Commission ‘naïve’ in approach to Capital Markets Union - ShareAction
The European Commission has been accused of naïvety in its approach to the Capital Markets Union (CMU), failing to address the public’s distrust of the investment industry, according to a leading responsible investment group.
ShareAction, which today announced that Jupiter Asset Management’s former director of stewardship Emma Howard Boyd had been named its chair-designate, said that despite the CMU green paper acknowledging the importance of restoring investors’ trust in the financial sector, it lacked any specific proposals to enhance transparency.
Catherine Howarth, chief executive of the charity, said: “The green paper acknowledges the need to improve trust in the financial system but these proposals appear to be somewhat naïve when it comes to tackling the deficit of public support across Europe in the investment industry.
Howarth cited the UK’s Kay Review on long-term decision making as proof that pension funds and other institutional investors faced misaligned incentives that prevented them from acting in the best interest of beneficiaries.
“We look forward to responding in detail to the green paper to set out concrete ways the Commission could address these concerns across Europe,” she added.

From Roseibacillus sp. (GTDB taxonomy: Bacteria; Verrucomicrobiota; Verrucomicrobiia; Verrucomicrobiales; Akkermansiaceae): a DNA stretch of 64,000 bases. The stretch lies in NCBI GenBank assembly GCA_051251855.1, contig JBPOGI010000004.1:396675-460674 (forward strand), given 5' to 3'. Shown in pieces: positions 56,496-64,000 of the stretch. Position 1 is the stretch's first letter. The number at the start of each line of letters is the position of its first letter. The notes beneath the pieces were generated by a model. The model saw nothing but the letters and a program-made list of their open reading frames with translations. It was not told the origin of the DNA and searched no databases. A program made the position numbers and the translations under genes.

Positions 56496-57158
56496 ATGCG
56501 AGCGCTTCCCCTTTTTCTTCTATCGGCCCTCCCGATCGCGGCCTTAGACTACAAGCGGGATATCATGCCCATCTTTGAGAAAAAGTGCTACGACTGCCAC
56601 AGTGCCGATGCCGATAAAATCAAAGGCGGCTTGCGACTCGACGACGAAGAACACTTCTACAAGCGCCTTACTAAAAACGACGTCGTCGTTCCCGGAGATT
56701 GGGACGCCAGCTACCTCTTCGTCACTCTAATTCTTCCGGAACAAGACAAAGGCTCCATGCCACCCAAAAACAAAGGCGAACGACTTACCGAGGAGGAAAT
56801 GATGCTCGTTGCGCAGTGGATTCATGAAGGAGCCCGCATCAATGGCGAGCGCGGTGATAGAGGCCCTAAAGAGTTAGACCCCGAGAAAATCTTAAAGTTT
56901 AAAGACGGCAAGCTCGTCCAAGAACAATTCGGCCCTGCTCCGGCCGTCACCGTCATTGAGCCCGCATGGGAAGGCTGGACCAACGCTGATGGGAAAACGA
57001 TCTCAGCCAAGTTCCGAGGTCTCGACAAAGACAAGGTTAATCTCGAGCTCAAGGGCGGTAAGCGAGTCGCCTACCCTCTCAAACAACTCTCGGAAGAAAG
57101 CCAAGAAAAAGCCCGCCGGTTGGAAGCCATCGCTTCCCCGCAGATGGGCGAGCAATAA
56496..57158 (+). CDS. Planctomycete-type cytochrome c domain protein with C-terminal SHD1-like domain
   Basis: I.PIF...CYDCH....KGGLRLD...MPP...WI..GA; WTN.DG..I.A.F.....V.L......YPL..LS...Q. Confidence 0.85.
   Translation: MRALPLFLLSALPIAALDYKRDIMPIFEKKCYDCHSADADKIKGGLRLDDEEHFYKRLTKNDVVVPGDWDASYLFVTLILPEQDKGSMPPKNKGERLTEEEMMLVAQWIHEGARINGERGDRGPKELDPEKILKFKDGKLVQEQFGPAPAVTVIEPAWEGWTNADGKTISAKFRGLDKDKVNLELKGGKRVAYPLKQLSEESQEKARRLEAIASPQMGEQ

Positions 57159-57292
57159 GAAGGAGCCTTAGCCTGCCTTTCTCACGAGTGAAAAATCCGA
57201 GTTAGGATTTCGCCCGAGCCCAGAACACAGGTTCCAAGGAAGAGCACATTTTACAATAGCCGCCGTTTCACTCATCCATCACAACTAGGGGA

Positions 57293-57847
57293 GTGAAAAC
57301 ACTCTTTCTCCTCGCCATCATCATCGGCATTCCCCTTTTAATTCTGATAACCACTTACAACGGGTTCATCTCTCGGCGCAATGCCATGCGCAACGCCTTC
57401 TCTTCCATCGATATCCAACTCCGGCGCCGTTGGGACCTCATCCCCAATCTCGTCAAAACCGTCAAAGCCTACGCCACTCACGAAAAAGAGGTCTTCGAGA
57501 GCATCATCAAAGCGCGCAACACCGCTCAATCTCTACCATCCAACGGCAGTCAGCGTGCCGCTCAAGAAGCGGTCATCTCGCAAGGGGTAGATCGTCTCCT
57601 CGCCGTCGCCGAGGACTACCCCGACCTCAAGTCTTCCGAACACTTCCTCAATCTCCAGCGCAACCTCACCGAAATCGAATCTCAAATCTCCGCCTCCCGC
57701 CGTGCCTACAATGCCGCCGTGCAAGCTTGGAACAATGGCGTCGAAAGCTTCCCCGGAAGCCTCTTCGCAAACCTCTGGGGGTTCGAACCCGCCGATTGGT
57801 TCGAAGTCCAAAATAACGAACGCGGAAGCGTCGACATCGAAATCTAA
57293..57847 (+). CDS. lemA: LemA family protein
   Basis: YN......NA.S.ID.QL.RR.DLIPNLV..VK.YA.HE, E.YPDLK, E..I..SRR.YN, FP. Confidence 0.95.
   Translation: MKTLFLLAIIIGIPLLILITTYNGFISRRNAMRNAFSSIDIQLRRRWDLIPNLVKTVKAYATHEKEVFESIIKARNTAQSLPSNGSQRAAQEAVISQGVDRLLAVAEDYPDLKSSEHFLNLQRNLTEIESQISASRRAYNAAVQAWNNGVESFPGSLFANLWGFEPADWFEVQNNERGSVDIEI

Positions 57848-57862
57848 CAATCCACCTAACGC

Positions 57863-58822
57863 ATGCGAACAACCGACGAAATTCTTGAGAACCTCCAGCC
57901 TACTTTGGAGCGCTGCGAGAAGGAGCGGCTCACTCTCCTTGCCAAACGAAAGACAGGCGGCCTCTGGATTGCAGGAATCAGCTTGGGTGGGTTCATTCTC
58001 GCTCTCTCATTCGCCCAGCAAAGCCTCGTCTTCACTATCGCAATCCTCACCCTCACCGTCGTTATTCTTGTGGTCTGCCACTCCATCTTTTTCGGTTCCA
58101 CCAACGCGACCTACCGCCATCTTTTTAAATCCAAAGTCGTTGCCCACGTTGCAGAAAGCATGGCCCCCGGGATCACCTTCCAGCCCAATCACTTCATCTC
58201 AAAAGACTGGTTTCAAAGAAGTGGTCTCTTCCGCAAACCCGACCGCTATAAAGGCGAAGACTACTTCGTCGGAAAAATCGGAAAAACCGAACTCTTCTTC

Her comments are some of the most critical to come from stakeholder groups to date, with large parts of the pension and insurance industry focusing instead on the potential opportunities created by better integration of financial products across the European internal market.
Commissioner for financial stability Jonathan Hill, who has been tasked with the launch of the CMU by 2019, said earlier this week that its development would help unlock liquidity across Europe, increasing capital flows to infrastructure projects and small and medium-sized enterprises (SMEs).
However, European parliamentarians have struck a note of caution over the proposals, put to a three-month consultation by the Commission, with German Green MEP Sven Giegold urging the CMU’s creation be used to make financial markets compatible with EU values.
“A CMU with a one-sided and short-term focus on shareholder value is exactly what the EU doesn’t need,” Giegold warned.